New Perspective. Top 5 Presentation. Bradley Cooper.
This week’s Knope has appeared nationally on Morning Joe, CBS This Morning, and now, an ELGL webinar.
Leigh Gallagher provided a highly informative presentation on the state of the American suburb by highlighting specific examples of what and who are shaping our suburbs. Her presentation was thought-provoking and challenged ELGL members to think the “end of the suburbs” issue is impacting their communities. We have a feeling that the lessons from her webinar will be shared in many of our organization’s upcoming staff meetings.
A HUGE thanks to Leigh for sharing her findings and for answering the many questions that were raised during the webinar. ELGL members can relive Leigh’s presentation by visiting our webinar library.
Connect: LinkedIn, Twitter, and World Wide Web
Leigh Gallagher is an Assistant Managing Editor at FORTUNE, where she edits feature stories on a wide range of topics and is responsible for FORTUNE’s “40 Under 40” rankings. She is also a co-chair of the FORTUNE Most Powerful Women Summit, speaks regularly at FORTUNE and other business, economics and leadership conferences, and she is a seasoned business news commentator, appearing regularly on MSNBC’s Morning Joe, CBS This Morning, CNN’s Piers Morgan Tonight, CNBC’s Squawk Box, and other programming; she is a regular biweekly guest on public radio’s ‘Marketplace.’ Leigh’s first book, The End of the Suburbs: Where the American Dream is Moving, was published by Portfolio in August 2013, and has been described as “prophetic,” a “first-rate social history” and “fascinating reading on changing trends in how and where we live.”
Leigh is also co-chair of the Fortune-U.S. State Department Global Women Leaders Mentoring Partnership and a visiting scholar for the Business and Economic Reporting program at the Arthur L. Carter Journalism Institute at New York University. Before joining FORTUNE in 2007, Leigh was a senior editor at SmartMoney magazine and a writer for Forbes. Originally from Media, Pennsylvania, Leigh is a graduate of Cornell University and lives in New York.
What We Learned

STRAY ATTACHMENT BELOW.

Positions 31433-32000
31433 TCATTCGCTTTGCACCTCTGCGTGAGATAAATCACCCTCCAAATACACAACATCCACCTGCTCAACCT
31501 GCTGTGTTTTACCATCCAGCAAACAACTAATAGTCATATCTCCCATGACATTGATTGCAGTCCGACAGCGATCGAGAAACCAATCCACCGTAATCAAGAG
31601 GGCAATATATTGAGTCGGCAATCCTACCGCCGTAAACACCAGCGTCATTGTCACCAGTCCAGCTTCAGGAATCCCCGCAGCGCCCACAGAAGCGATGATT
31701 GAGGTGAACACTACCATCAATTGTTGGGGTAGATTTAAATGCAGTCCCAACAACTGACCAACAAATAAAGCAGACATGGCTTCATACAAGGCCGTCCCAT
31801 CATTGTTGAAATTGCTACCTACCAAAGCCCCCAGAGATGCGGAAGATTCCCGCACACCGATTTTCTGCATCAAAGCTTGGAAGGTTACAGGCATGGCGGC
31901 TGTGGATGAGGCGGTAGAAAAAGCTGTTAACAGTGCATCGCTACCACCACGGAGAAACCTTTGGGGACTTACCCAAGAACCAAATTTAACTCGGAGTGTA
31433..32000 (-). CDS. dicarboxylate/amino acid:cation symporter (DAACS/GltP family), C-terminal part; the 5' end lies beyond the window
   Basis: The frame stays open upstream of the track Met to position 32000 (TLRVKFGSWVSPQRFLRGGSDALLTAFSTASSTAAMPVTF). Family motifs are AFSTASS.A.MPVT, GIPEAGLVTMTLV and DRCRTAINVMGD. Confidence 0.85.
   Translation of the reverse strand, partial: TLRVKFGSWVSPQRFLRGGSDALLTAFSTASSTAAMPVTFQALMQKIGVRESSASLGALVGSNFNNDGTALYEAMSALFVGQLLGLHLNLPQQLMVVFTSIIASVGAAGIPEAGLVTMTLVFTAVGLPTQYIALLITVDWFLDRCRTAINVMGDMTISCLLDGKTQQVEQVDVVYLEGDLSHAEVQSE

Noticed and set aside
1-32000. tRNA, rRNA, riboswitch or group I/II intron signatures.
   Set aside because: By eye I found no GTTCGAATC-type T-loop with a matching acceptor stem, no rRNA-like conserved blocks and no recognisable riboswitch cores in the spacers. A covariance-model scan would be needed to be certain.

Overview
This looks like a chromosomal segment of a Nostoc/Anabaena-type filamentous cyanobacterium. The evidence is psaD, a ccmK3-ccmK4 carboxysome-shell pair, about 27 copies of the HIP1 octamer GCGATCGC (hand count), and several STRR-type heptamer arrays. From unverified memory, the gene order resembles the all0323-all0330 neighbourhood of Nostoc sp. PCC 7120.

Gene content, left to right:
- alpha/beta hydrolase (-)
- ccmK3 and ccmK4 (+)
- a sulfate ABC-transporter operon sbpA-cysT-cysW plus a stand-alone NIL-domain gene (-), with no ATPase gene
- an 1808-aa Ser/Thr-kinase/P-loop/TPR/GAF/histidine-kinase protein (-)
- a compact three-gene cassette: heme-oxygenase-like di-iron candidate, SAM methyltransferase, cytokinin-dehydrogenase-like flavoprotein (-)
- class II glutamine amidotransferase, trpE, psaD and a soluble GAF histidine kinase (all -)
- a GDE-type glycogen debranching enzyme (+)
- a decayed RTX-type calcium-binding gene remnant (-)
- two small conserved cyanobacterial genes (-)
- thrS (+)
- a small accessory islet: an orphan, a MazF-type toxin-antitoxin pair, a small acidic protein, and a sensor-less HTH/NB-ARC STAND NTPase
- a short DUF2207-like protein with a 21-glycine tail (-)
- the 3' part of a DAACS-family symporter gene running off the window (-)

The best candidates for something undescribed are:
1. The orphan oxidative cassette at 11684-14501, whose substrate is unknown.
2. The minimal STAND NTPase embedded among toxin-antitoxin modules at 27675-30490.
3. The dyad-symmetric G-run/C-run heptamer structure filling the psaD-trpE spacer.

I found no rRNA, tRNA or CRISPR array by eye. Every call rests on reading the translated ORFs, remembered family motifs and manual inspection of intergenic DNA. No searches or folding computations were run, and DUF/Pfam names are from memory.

Leigh immersed herself in local government because that is where change happens.
The American suburbs have basically jumped the shark.
The shift of developers to building downtown instead of in suburbs is indicative of the end of the suburbs.
Millennials singlehandedly bring vibrancy to a communities. Millennials want to be where the action is.
Anthropological study: What did we name suburbs and what do we name modern urban developments? What does this say about us?
Leigh describes millenials as wanting “the silver linings play book town.” They want to walk, “find an urban burb.”
Just like the shopping mall became the shopping center, suburbs are changing into urban-burbs.
Traditional viewpoints and school quality are roadblocks to radial change in existing burbs.
There are more baby boomers and senior households in the suburbs than families.
Inner city schools have not “become magically wonderful” but are steadily improving.
The Toll Brothers business model now includes urban development which signals shift away from the burbs.
To cities concerned about inadequate property tax revenues: Density of value may require density of people.
Stores formerly in malls are compressing and shrinking to offer in-city options.
Big suburban office parks and company headquarters are dying off and moving to the city
City Center is the new ‘Rio Vista’.
Philadelphia has a lot of “urban burbs” where there’s a sense of community.
@culdesacked‘s twitter feed highlights the negative views of the suburbs
Morning morning newscasts have moved back 1st broadcast to as early as 4:30 a.m. to catch super early commuters.
Word on the Street
Patrick Rollens, Social Media Coordinator, Village of Oak Park, IL
Leigh Gallagher’s presentation really cast a spotlight on trends that I’ve seen taking place across the Chicago area. She had great ideas about what the future will bring regarding the suburbs vs. urban areas, and I’m excited to see what’s over the horizon.